In March 2016, the New Zealand Treasury, in a briefing note to the New Zealand Climate Change Minister, tabled several options for reforming the New Zealand Emissions Trading Scheme (NZ ETS) beyond the scope of the current review process. The Treasury raised concern with the large surplus of allowances (approximately 140 million New Zealand Units (NZUs)) held in private accounts which could be carried over into the post-2020 period and used by ETS participants to meet their surrender obligations. As these NZUs cannot be used by the Government to meet its 2030 climate change target, the Government may be required to purchase eligible international units to do so. The Treasury has estimated the allowances represent a fiscal risk of NZD 0.8-1.3 billion [EUR 0.5-0.82 billion] over the period 2021-2030.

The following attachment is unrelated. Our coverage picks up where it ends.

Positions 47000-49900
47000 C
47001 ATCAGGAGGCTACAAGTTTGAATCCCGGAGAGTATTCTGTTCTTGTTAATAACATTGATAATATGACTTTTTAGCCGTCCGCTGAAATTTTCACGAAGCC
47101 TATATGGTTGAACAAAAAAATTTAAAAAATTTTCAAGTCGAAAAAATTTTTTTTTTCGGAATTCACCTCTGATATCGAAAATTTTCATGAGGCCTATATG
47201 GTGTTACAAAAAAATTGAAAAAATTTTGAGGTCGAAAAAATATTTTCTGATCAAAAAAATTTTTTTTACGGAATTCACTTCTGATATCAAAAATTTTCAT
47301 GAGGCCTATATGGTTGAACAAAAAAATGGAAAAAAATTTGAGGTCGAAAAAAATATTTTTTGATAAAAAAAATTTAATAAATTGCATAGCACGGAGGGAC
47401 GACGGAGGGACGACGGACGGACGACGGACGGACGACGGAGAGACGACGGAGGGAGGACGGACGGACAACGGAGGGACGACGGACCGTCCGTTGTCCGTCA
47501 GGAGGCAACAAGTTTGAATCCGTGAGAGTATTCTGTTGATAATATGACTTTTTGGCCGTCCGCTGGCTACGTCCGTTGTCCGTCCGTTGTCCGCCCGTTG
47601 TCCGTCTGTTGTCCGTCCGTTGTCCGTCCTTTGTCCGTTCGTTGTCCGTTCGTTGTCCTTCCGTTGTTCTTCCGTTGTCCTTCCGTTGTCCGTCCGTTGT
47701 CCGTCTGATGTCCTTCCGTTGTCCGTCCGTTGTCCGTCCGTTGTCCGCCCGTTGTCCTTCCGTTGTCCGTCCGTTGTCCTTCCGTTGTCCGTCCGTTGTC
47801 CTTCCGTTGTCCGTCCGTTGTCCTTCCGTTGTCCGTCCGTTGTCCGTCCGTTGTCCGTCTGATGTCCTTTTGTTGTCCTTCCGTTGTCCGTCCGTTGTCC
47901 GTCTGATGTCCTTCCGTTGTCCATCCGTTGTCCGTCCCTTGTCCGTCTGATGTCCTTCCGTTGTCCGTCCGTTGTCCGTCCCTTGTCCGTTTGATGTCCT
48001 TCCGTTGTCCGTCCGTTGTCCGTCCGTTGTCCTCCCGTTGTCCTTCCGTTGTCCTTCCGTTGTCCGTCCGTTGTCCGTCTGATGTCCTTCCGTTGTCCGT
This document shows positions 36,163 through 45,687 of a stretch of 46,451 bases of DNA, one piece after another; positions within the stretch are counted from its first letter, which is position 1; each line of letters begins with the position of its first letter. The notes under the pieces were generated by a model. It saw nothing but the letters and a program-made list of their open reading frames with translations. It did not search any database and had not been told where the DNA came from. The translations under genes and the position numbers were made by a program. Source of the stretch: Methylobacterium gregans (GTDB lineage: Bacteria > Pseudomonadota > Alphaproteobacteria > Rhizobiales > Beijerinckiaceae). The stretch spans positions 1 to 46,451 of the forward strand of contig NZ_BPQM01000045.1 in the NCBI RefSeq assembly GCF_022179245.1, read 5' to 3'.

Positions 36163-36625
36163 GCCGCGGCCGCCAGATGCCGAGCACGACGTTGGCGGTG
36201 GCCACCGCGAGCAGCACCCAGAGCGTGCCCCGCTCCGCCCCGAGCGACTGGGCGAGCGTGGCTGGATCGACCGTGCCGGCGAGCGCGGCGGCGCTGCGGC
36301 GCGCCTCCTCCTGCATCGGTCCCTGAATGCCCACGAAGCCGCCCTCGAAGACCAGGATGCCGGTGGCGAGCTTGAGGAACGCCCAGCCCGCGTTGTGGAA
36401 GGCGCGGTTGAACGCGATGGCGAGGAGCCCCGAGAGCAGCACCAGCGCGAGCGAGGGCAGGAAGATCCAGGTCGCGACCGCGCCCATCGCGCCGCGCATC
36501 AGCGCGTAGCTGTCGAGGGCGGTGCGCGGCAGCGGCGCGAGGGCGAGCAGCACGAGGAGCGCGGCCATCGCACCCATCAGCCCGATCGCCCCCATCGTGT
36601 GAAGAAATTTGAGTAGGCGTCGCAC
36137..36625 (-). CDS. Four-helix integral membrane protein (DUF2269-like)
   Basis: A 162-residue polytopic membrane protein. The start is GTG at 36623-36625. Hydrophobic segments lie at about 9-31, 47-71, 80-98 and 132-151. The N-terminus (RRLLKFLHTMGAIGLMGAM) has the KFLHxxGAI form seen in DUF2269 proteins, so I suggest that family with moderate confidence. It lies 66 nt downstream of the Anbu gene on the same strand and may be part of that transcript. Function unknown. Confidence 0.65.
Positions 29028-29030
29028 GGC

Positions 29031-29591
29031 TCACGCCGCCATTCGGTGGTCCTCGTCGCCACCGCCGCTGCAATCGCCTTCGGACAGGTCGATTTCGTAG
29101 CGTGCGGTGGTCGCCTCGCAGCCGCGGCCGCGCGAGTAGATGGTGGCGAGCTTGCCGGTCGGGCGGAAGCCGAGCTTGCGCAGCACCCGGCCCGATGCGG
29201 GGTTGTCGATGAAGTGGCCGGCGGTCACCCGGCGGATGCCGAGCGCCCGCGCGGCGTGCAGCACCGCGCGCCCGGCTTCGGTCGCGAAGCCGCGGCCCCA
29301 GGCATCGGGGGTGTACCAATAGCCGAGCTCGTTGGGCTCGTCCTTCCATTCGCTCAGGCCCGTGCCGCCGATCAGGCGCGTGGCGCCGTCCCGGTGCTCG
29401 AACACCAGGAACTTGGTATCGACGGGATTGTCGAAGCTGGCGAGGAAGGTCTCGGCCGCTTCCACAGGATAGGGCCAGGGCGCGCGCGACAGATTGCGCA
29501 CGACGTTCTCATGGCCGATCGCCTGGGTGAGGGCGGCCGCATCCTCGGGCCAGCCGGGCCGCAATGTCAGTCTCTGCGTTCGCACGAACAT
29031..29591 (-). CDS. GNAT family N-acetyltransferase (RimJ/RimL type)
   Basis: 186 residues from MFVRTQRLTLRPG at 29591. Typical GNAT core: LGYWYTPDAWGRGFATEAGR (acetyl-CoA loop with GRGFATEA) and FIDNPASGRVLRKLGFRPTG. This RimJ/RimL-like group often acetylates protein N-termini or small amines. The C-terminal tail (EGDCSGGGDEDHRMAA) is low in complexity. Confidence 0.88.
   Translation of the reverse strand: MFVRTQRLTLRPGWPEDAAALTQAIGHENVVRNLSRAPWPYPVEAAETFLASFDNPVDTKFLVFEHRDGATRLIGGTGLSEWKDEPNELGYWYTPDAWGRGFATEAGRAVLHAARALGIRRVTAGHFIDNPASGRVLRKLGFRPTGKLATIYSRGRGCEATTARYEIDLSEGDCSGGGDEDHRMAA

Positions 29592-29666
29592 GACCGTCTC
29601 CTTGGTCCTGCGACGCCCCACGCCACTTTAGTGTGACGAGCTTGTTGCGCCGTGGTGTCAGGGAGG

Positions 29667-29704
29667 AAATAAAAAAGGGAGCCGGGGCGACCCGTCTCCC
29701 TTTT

In response, the Treasury has suggested three options for increasing demand within the NZ ETS before 2020. These include placing surrender obligations on the agricultural sector, reducing the current level of free allocation to trade-exposed sectors, and potentially restricting the timeframe in which New Zealand allowances (NZUs) have to be surrendered to before 2020. While each of these options would further reduce the stockpile of NZUs that cannot be used for New Zealand compliance post 2020, the Treasury cautions that they all have significant downsides.